Mobile brigade (Brimob) police officers walk in Jakarta, Indonesia, on Thursday. Willy Kurniawan/ Reuters
Tens of thousands Indonesian troops were deployed on the streets of the capital Jakarta on Thursday, as a deadline approached for a presidential challenger to file an appeal over claims of widespread cheating in last month’s election.
At least six people were killed — reportedly including a 17-year old high school student — after two nights of rioting as police clashed with protesters opposed to the re-election of President Joko Widodo.
The violence has been fanned by claims from Widodo’s rival Prabowo Subianto, a retired general, that the April 17 poll was a fraud.
Indonesia’s election commission on Tuesday confirmed Widodo had beaten Subianto who has until early Friday to file a formal challenge at the Constitutional Court.
The 67-year-old has appealed for calm and said he would pursue legal channels to contest the results, as he did, unsuccessfully, against Widodo in 2014.
Election officials and analysts have discounted Subianto’s claims.
But many of his supporters appeared convinced of rampant cheating in the world’s third-biggest democracy, after India and the United States.
The streets of the capital were relatively quiet on Thursday with police and military personnel keeping a close watch on the heart of the city, including the election supervisory agency building — the centre of much of the violence — and the presidential palace amid fears of more unrest.
Nearly 60,000 security personnel were deployed Thursday, nearly double the previous number, after Widodo vowed that he “won’t tolerate” more riots.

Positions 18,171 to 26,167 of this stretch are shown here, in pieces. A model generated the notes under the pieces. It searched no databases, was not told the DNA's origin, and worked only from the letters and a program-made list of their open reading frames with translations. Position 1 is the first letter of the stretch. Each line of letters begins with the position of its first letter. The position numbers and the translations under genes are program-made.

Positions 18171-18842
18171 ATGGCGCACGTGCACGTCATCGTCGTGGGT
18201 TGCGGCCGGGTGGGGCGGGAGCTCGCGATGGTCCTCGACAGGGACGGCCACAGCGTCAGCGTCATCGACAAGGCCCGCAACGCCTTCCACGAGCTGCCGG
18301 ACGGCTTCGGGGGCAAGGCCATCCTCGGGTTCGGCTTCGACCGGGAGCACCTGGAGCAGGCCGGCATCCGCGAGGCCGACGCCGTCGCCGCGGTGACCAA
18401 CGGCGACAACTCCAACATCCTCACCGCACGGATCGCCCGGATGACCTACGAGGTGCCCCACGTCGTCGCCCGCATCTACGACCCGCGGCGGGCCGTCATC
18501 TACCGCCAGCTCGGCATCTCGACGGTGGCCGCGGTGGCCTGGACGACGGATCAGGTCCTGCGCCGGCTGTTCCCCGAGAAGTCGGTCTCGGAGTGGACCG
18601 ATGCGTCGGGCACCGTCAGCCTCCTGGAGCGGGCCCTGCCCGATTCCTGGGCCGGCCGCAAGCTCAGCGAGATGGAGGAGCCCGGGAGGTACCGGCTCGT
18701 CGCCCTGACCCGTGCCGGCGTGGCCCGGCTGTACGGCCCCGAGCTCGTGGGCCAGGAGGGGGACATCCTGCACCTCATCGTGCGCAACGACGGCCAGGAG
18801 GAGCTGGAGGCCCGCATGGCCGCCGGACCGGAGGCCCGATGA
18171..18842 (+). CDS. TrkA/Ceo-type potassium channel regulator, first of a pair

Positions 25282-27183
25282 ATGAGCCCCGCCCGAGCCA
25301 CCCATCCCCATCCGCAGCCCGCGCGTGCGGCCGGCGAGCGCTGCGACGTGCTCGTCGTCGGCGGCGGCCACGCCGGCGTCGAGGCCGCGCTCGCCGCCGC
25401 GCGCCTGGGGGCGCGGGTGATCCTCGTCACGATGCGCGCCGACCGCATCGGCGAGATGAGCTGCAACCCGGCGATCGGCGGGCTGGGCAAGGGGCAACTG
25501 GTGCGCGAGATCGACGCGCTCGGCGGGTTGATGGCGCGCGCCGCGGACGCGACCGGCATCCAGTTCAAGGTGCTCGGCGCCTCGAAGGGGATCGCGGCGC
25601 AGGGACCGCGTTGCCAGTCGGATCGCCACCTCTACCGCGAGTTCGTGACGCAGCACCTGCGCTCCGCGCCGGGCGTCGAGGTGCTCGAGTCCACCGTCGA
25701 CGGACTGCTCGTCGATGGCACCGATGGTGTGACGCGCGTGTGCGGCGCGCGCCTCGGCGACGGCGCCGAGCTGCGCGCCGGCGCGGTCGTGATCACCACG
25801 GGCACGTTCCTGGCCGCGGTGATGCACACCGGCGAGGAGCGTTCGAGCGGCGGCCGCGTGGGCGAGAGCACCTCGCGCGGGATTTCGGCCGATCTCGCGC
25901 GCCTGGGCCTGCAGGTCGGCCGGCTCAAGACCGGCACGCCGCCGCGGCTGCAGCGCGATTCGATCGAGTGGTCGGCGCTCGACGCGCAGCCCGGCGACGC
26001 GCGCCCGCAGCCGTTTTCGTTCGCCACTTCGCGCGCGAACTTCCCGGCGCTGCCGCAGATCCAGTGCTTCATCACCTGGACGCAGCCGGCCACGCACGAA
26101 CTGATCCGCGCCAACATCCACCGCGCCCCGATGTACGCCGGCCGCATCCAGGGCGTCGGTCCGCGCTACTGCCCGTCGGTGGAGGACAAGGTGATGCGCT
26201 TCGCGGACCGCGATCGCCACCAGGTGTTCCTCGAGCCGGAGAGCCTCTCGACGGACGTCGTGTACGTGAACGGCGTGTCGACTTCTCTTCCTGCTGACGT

Authorities have blamed the violence on “provocateurs” that they claimed had come from outside Jakarta to stir up trouble.
“We’ve detained more than 300 suspects and are now interrogating them,” said national police spokesman Dedi Prasetyo.
The elections commission office has been barricaded with razor wire and protected by scores of security personnel for days.
Since the violence broke out, the volume of online hoaxes and fake news linked has spiked in the world’s biggest Muslim majority nation, including claims that police raided a mosque. Authorities have denied the claim.
Among the half dozen dead was a 17-year-old high school student and a 19 year-old, according to local media.
Authorities said the victims died from gunshot or blunt force trauma, but denied that they fired live rounds on the crowds.
Widodo ran with Islamic cleric Ma'ruf Amin against former military general Prabowo Subianto, who secured 45 percent of votes, according to unofficial "quick counts" of sample votes by private pollsters.
Indonesian authorities warned on Thursday against unrest as a firebrand ex-general rejected unofficial election results that appeared to hand President Joko Widodo another term as leader of the world’s third-biggest democracy.
Six people have died and 200 injured in civil unrest in the Indonesian capital, its governor, Anies Baswedan, said on Wednesday after the election commission confirmed President Joko Widodo had won last month’s election.
Tens of thousands of security personnel fanned out across Jakarta on Friday as a court heard a defeated presidential challenger’s claim that Indonesia’s 2019 election was rigged — allegations that spawned deadly rioting last month.
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